Labour laws course materials




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Earlier settlement cannot be a bar for the union raising new demands falling outside the scope of that settlement , management cannot refuse additional facilities such as raincoats etc., ordered by Labour Court on the ground that there was no provision in the settlement reached earlier – 2000 (1) LLJ 1499.
Where the workers and officers belonged to two different and distinct category then workers cannot claim parity with those in the matter of pay fixation – AIR 1996 SC 2744.
Employee went on strike after expiry of statutory period of notice – strike must be deemed to be legal – 1990 (60) FLR 470 (SC).

19. Period of operation of settlements and awards.- (1) A settlement shall come into operation on such date as is agreed upon by the parties to the dispute, and if no date is agreed upon, on the date on which the memorandum of the settlement is signed by the parties to the dispute.

(2) Such settlement shall be binding for such period as is agreed upon by the parties, and if no such period is agreed upon, for a period of six months from the date on which the memorandum of settlement is signed by the parties to the dispute, and shall continue to be binding on the parties after the expiry of the period aforesaid, until the expiry of two months from the date on which a notice in writing of an intention to terminate the settlement is given by one of the parties to the other party or parties to the settlement.

(3) An award shall, subject to the provisions of this section, remain in operation for a period of one year from the date on which the award becomes enforceable under section 17A:

Provided that the appropriate Government may reduce the said period and fix such period as it thinks fit:

Provided further that the appropriate Government may, before the expiry of the said period, extend the period of operation by any period not exceeding one year at a time as it thinks fit so, however, that the total period of operation of any award does not exceed three years from the date on which it came into operation.

(4) Where the appropriate Government, whether of its own motion or on the application of any party bound by the award, considers that since the award was made, there has been a material change in the circumstances on which it was based, the appropriate Government may refer the award or a part of it to a Labour Court, if the award was that of a Labour Court or to a Tribunal, if the award was that of a Tribunal or of a National Tribunal for decision whether the period of operation should not, by reason of such change, be shortened and the decision of Labour Court or the Tribunal, as the case may be on such reference shall, be final.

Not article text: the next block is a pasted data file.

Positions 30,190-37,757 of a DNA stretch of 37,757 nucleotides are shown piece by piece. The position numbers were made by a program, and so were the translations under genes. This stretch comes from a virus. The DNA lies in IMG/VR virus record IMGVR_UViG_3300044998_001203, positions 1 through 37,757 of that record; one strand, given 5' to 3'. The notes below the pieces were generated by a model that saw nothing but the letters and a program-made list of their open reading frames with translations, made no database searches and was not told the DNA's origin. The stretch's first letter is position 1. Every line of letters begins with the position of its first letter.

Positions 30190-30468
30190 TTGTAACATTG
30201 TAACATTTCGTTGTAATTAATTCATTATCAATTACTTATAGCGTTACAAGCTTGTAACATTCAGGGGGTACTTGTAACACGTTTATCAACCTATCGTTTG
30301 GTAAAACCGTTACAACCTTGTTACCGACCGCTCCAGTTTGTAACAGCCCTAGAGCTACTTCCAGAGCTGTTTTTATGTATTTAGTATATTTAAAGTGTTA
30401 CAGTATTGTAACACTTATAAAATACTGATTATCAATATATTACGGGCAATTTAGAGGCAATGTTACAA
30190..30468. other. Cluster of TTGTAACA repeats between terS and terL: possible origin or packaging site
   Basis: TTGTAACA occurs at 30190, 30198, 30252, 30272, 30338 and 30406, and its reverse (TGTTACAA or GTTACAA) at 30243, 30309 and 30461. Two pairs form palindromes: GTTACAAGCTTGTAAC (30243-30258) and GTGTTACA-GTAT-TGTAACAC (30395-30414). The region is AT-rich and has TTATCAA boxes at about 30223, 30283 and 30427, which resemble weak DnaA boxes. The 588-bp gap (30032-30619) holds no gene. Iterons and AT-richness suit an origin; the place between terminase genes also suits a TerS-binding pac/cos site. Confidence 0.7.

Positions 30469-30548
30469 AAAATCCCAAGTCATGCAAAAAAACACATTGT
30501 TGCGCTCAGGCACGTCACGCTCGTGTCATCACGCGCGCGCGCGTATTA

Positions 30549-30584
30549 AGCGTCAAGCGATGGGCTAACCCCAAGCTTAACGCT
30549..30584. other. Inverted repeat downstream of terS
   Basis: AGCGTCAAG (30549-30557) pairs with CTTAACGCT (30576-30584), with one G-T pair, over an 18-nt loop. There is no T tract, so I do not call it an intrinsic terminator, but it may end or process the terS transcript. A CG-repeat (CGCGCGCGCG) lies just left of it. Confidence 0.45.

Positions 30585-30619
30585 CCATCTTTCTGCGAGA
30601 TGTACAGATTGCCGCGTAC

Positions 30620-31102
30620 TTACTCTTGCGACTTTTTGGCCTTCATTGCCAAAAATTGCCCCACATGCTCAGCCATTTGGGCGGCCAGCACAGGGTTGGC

(5) Nothing contained in sub-section (3) shall apply to any award which by its nature, terms or other circumstances does not impose, after it has been given effect to, any continuing obligation on the parties bound by the award.

(6) Notwithstanding the expiry of the period of operation under sub-section (3), the award shall continue to be binding on the parties until a period of two months has elapsed from the date on which notice is given by any party bound by the award to the other party or parties intimating its intention to terminate the award.

(7) No notice given under sub-section (2) or sub-section (6) shall have effect, unless it is given by a party representing the majority of persons bound by the settlement or award, as the case may be.

NOTES



Scope of : According to sub-section (2) of Sec. 19 of the Act, the settlement is binding for such period as agreed upon by the parties. It is clear that an award is normally effective and continues to be in operation for a period of one year unless its operation is extended by the Govt. under second proviso to sub-section (3) of Sec. 19 of the Act. It is not disputed that the settlement stands on a different footing and operate for a period agreed upon between the parties.